Privacy issues go beyond the domain of legalese and social media settings. Our human need for privacy is also essential to creative development. Without privacy we have no basis for the autonomous self and the self-awareness which fosters our creativity. Privacy allows us to be ourselves and express ourselves freely.
Increasingly, digital privacy itself is the subject of art. Surveillance, data security, and questions about identity have recently inspired work in visual art, theater, movies, novels, television, and comics. Though some material presents dystopian themes taken to bleak extremes, others have been funny, satirical, and even uplifting.
Privacy in Visual Art
Privacy Illustrated is a project born from Deep Lab, a week-long initiative at the STUDIO for Creative Inquiry at Carnegie Mellon University in December 2014. Answering the question, “What does privacy mean to you?” the team collected drawings from children and adults and is now seeking contributions from around the world.
Open Informant is an art project which “attempts to confront the unsettling realities of surveillance in a networked age.” Using an app and e-ink badge, the device publicly display NSA trigger words for surveillance in one’s own e-communication. According to Nancy Choe of the American Art Therapy Association, “by wearing the badge out in the public, one’s body becomes an integral part of challenging and exploring the narrative told about surveillance in our society.”
Privacy in Theater & Film
Privacy, a play than ran at the Donmar Playhouse in London last year, explores themes of technology, law, surveillance, and the Snowden revelations. One of the play’s more innovative approaches involved the live data-mining of audience members’ information and use of media from their profiles in the evening’s performance.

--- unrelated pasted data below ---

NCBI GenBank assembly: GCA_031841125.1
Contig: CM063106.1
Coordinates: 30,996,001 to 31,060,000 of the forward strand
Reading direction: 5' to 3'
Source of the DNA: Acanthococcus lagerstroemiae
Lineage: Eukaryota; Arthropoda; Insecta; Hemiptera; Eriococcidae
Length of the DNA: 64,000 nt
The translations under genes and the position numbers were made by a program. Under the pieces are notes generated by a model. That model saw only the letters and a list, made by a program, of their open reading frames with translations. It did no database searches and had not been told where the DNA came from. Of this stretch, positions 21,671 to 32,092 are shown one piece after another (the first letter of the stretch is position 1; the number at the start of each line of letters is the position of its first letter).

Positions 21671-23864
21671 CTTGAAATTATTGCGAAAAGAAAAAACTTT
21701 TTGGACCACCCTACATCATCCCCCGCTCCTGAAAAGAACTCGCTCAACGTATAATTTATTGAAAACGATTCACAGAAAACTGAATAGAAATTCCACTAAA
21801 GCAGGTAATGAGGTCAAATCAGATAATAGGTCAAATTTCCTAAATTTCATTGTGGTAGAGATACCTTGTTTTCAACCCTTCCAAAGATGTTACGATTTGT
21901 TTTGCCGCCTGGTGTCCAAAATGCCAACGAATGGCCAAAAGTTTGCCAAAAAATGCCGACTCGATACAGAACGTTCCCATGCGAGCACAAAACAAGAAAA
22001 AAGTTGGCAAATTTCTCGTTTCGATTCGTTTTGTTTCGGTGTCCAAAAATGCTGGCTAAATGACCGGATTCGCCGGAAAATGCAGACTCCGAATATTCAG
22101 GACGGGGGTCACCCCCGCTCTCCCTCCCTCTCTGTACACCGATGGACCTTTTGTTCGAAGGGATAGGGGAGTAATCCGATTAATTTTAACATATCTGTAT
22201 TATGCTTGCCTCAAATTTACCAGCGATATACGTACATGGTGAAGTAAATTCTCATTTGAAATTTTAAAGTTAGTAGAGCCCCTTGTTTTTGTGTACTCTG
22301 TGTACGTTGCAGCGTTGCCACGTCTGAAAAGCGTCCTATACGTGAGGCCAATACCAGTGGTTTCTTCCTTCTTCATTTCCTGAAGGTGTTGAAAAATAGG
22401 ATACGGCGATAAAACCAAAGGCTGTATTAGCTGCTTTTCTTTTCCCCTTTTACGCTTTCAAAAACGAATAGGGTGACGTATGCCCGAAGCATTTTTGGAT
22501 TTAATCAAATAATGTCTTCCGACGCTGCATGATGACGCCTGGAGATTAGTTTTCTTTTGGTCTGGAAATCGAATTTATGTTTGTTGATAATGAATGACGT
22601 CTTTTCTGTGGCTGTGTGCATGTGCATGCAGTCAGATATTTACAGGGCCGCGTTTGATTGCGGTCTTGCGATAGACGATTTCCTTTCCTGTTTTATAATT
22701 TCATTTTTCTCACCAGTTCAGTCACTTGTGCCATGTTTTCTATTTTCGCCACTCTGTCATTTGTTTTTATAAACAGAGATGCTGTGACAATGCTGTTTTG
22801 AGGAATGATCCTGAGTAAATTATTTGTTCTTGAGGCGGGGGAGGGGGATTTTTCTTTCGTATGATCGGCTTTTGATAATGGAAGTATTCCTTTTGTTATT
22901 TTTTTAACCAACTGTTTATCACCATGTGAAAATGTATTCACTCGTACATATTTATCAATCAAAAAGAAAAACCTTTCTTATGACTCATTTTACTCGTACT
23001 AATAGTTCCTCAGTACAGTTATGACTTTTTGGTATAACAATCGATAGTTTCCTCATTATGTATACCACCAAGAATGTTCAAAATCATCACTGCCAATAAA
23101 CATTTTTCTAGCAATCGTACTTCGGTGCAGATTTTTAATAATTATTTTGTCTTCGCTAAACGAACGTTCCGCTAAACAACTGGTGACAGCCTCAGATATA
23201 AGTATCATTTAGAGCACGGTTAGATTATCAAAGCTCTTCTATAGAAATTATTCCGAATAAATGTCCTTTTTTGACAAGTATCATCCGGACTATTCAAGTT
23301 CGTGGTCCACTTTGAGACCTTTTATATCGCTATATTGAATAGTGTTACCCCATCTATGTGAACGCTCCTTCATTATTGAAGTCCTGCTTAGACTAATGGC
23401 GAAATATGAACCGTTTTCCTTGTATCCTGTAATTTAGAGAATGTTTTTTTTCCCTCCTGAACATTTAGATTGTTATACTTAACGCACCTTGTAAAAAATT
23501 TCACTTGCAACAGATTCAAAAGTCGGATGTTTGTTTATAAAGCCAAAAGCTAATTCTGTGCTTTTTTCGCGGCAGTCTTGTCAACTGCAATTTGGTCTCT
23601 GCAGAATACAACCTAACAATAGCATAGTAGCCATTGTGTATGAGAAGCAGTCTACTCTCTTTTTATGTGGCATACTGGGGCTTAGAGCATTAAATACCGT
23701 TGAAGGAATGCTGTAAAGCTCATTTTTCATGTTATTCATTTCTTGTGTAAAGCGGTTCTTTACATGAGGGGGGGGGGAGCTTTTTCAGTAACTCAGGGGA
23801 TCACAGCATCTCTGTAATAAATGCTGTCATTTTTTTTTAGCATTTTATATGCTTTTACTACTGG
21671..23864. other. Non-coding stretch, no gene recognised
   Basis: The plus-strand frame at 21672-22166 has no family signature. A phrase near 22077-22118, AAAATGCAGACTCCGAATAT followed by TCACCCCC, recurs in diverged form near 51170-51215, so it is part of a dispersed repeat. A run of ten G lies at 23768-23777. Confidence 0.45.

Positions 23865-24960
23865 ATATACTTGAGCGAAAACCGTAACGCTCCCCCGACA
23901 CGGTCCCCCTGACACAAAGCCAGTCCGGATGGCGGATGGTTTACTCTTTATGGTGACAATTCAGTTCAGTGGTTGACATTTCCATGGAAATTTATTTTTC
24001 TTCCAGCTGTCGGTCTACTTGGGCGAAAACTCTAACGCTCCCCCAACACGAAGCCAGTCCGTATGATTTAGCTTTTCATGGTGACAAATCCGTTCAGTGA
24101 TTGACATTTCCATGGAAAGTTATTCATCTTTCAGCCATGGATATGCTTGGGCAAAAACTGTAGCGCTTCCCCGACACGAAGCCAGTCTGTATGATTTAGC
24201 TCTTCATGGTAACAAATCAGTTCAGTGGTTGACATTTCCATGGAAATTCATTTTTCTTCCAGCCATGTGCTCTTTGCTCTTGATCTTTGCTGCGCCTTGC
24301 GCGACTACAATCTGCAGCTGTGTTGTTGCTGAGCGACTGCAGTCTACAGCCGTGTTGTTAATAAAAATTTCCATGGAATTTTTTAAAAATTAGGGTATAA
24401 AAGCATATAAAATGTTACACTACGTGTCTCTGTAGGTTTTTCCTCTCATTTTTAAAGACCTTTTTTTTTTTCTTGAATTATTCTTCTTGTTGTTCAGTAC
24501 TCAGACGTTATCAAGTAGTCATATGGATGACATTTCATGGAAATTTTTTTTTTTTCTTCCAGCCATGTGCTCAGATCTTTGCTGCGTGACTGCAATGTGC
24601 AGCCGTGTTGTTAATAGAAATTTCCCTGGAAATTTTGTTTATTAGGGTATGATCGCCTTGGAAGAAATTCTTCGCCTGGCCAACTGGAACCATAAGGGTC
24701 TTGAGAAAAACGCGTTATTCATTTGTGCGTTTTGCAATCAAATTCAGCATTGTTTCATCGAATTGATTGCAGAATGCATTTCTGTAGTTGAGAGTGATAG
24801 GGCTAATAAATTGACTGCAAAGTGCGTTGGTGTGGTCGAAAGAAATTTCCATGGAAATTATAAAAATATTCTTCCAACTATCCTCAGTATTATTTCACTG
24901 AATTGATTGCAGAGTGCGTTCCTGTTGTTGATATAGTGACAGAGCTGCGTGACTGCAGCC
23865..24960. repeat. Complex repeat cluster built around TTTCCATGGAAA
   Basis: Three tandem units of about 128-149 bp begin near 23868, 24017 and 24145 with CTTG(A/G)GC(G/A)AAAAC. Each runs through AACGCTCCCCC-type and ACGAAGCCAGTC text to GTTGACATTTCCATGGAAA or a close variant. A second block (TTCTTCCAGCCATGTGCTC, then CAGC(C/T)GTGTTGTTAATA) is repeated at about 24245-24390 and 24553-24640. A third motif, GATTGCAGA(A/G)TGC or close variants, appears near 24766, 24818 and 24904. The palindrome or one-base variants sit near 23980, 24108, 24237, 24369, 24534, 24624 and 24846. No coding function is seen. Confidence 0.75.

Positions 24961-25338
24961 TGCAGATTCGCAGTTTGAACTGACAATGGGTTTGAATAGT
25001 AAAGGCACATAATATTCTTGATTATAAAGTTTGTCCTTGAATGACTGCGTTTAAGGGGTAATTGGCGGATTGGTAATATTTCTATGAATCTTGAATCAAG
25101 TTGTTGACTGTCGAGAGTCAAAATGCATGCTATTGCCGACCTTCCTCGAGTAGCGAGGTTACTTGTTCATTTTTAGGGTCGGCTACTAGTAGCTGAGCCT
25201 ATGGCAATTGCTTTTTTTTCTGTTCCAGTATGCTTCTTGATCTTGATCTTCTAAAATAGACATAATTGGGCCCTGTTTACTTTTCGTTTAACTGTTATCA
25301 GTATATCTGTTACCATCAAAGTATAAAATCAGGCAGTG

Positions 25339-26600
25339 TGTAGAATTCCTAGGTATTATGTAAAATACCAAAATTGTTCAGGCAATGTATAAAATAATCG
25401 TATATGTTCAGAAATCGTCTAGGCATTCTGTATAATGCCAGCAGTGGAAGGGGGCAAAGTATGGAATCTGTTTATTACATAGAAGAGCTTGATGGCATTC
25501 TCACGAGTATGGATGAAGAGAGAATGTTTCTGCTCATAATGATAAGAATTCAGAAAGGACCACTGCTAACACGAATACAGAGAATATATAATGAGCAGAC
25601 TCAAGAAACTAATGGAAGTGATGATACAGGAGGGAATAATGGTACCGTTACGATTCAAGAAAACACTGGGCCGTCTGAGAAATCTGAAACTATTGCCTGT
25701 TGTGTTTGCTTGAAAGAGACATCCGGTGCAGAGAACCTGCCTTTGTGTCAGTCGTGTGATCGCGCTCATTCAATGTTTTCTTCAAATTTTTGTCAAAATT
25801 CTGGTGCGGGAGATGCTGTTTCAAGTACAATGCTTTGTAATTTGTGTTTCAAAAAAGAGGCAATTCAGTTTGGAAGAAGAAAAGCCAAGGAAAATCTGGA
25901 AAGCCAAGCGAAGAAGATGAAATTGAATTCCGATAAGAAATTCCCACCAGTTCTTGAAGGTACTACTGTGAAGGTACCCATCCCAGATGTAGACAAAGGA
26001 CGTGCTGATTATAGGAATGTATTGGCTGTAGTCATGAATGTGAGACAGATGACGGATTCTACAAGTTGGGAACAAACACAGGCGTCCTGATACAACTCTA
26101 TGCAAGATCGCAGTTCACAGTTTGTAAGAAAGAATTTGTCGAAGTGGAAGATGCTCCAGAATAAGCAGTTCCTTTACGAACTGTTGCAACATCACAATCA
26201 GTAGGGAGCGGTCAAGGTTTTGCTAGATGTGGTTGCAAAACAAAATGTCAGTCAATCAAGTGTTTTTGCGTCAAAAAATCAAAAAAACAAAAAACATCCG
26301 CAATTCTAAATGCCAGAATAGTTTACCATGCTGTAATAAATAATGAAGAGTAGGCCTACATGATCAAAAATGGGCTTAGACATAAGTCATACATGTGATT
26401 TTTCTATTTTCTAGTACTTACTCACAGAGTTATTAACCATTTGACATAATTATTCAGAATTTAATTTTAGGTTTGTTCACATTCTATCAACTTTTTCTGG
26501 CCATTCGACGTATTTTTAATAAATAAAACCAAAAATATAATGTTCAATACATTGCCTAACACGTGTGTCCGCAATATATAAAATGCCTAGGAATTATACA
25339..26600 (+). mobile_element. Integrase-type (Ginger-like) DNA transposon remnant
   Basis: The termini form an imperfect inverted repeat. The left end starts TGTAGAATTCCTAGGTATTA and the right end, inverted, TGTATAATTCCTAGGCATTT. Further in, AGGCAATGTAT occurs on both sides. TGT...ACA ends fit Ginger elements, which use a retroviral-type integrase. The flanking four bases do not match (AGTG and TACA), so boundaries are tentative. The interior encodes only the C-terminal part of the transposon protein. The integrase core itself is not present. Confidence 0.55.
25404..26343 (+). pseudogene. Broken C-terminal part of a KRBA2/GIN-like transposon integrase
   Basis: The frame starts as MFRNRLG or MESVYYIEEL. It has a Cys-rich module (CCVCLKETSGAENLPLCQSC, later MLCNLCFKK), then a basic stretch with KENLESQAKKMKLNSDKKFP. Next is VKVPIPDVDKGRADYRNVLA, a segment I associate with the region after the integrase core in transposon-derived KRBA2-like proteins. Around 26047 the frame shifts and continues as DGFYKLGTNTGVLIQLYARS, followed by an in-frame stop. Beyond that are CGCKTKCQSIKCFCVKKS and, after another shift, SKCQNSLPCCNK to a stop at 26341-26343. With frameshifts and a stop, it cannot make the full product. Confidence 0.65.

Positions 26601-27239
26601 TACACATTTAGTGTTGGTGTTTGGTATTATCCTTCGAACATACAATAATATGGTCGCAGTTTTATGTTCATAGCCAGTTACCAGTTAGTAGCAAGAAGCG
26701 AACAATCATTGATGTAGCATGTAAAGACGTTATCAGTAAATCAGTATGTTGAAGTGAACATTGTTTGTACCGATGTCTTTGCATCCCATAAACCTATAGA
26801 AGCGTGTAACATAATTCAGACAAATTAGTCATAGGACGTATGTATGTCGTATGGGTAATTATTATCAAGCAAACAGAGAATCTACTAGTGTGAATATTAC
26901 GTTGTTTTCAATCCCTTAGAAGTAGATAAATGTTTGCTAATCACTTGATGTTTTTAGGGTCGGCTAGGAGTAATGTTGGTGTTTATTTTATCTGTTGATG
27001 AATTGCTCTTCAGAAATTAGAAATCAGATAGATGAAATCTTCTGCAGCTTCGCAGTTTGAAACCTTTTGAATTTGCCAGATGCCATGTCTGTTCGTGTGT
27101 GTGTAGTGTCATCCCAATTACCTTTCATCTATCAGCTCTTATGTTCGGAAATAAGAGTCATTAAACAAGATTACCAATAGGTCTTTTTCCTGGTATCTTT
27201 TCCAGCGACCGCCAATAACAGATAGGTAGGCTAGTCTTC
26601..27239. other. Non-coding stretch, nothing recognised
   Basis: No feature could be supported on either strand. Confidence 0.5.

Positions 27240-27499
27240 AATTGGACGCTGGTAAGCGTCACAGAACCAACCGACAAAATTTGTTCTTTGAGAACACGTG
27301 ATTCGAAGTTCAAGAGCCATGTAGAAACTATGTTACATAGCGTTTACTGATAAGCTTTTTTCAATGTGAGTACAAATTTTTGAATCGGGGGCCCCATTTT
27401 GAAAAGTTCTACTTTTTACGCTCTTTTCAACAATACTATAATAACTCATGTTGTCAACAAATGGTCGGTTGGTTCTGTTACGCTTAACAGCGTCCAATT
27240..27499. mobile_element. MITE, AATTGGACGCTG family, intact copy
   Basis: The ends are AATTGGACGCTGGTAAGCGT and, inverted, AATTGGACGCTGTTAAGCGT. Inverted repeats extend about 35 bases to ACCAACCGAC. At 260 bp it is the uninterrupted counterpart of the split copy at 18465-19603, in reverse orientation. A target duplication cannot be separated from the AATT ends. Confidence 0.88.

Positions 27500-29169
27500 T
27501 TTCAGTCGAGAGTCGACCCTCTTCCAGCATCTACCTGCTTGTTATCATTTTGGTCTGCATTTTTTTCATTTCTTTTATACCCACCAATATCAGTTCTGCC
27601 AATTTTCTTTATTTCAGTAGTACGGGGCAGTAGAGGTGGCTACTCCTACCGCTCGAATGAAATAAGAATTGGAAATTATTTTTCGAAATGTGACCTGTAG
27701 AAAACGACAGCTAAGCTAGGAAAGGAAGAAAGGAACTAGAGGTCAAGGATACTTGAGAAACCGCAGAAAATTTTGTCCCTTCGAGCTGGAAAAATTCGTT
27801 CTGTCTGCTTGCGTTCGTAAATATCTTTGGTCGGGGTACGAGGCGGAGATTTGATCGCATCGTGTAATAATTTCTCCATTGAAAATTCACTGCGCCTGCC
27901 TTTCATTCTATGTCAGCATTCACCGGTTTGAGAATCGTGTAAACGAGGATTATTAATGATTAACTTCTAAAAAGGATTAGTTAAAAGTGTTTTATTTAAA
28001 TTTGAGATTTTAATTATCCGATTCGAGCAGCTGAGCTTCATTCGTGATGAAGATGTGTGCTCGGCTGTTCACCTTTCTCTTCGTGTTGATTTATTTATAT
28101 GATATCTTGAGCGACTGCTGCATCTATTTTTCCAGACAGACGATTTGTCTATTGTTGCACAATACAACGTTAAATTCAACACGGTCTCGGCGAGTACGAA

While Hollywood has a long tradition of integrating privacy and surveillance elements as part of action thrillers, there are documentary films which confront privacy concerns head-on. Citizen Four, for example, is the Laura Poitras documentary about Edward Snowden and NSA surveillance was nominated for an Academy Award. Deep Lab, by Jonathan Minard, covers a group of women hackers, artists, and theorists who gathered at Carnegie Mellon University in December to ask what about the Internet “isn’t working” in the post-Snowden age. (The film can be seen on Vice’s Motherboard now.)
Privacy in Television
Dystopian sci-fi isn’t the only place you’ll find privacy issues on television. Comedy takes them on as well. A recent episode of the NBC show Parks & Recreation integrated online privacy and aggressive tech targeting.
Privacy in Comic Books
One of the most engaging artistic explorations of privacy issues can be found in Brian K. Vaughan and Marcos Martín’s The Private Eye, a serialized digital comic. As Vice magazine describes the series:
“In 60 years, the internet will be obsolete. At some point between then and now, there will have been a catastrophic leak of every piece of data stored online, from bank details to Twitter drafts, and America will become obsessed with privacy. New laws will allow citizens to start adopting a string of pseudonyms when they turn 18, and everyone will wear masks whenever they leave the house. Journalists will be allowed to investigate matters of public interest, but only as trained members of the Fourth Estate, a tax-funded force that will replace cops.”
Privacy Inspires Us
Information may empower us, but the expression of an artist’s creative skill and imagination puts privacy in a new perspective. Art has emotional power – it shocks, it makes us think, and it asks us to take stock of our culture and the direction society may take. Privacy as a subject of art is both relevant and timely. The depiction of these themes as artistic expression increases our awareness and helps us make more mindful choices.
Art is a defense against the idea of a “post-privacy” society. It is at the heart of a free society. As the writer Ursula K. LeGuin said in a recent speech at the 65th National Book Awards:
“I think hard times are coming when we will be wanting the voices of writers who can see alternatives to how we live now and can see through our fear-stricken society and its obsessive technologies to other ways of being, and even imagine some real grounds for hope. We will need writers who can remember freedom. Poets, visionaries—the realists of a larger reality.”
Privacy inspires art. The art inspires and influences us. In doing so, privacy inspires the potential for a larger reality.